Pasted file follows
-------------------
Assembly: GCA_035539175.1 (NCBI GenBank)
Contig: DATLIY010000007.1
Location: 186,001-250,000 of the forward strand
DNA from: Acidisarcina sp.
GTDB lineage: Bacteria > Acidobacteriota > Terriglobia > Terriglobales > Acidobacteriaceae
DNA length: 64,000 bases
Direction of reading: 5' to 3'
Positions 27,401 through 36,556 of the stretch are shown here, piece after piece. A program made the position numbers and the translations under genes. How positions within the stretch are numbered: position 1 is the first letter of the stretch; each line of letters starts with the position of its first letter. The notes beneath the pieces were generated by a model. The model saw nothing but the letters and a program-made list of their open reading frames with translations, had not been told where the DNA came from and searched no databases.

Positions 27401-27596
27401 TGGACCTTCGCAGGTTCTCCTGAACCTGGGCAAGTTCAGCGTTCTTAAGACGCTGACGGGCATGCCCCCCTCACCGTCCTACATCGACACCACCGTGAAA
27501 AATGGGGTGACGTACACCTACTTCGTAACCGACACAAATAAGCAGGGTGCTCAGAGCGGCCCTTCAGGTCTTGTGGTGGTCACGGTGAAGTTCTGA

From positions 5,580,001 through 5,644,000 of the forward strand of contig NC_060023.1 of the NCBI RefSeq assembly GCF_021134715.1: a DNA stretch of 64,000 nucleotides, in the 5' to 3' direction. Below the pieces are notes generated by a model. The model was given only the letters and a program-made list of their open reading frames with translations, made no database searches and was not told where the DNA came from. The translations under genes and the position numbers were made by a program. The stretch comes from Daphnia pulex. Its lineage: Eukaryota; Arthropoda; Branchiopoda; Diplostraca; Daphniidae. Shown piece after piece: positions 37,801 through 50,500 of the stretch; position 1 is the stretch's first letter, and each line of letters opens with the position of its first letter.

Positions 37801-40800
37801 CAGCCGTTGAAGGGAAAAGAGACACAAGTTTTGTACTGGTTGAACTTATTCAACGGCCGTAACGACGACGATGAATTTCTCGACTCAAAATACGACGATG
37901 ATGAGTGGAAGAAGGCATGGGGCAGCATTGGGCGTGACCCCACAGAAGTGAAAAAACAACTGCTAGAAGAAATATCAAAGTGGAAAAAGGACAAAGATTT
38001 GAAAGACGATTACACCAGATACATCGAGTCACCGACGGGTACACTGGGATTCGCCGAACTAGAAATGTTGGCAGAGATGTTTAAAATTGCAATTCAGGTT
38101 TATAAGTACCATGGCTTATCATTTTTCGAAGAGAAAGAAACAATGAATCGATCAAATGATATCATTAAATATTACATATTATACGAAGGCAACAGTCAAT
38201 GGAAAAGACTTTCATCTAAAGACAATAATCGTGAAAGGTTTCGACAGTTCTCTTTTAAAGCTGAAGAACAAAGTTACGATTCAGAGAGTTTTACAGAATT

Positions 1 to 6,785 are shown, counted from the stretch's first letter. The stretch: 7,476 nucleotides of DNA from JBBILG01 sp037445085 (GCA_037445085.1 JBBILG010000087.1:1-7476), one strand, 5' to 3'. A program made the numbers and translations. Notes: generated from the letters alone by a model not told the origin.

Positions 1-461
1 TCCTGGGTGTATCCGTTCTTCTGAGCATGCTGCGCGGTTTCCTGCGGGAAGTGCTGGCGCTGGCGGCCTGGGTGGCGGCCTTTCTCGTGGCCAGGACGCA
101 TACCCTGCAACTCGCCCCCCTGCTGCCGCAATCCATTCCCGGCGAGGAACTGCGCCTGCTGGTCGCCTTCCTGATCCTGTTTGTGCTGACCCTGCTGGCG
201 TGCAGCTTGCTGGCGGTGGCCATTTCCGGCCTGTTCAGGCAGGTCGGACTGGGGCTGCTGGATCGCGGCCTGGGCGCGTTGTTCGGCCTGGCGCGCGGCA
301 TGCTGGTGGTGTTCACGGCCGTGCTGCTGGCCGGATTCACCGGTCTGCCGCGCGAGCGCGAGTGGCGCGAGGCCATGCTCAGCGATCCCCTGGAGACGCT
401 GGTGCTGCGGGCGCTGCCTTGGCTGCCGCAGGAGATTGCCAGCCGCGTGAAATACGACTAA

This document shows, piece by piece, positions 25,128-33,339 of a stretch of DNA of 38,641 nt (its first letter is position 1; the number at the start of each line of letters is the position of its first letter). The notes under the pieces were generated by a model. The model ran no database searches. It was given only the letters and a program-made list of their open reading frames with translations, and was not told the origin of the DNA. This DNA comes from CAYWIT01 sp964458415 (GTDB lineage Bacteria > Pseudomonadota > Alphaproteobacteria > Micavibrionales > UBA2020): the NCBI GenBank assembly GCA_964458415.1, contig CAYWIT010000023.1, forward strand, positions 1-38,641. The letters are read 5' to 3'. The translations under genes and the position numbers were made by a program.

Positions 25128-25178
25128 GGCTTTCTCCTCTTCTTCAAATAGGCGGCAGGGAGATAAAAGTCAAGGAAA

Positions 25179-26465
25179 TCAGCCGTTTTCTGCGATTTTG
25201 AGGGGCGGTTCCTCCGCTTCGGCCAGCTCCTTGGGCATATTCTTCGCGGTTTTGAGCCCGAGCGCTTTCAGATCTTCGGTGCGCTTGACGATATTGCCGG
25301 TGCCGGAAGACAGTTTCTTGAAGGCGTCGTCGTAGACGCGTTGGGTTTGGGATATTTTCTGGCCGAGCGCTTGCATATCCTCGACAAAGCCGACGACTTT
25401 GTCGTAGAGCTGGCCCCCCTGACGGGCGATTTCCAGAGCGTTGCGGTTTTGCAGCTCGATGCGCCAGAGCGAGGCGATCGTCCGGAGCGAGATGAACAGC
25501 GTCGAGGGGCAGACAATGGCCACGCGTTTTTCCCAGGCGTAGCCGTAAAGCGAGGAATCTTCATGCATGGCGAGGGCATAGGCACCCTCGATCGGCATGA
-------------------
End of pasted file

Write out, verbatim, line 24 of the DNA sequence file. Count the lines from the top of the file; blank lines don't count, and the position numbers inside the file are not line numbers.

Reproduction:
301 TGCTGGTGGTGTTCACGGCCGTGCTGCTGGCCGGATTCACCGGTCTGCCGCGCGAGCGCGAGTGGCGCGAGGCCATGCTCAGCGATCCCCTGGAGACGCT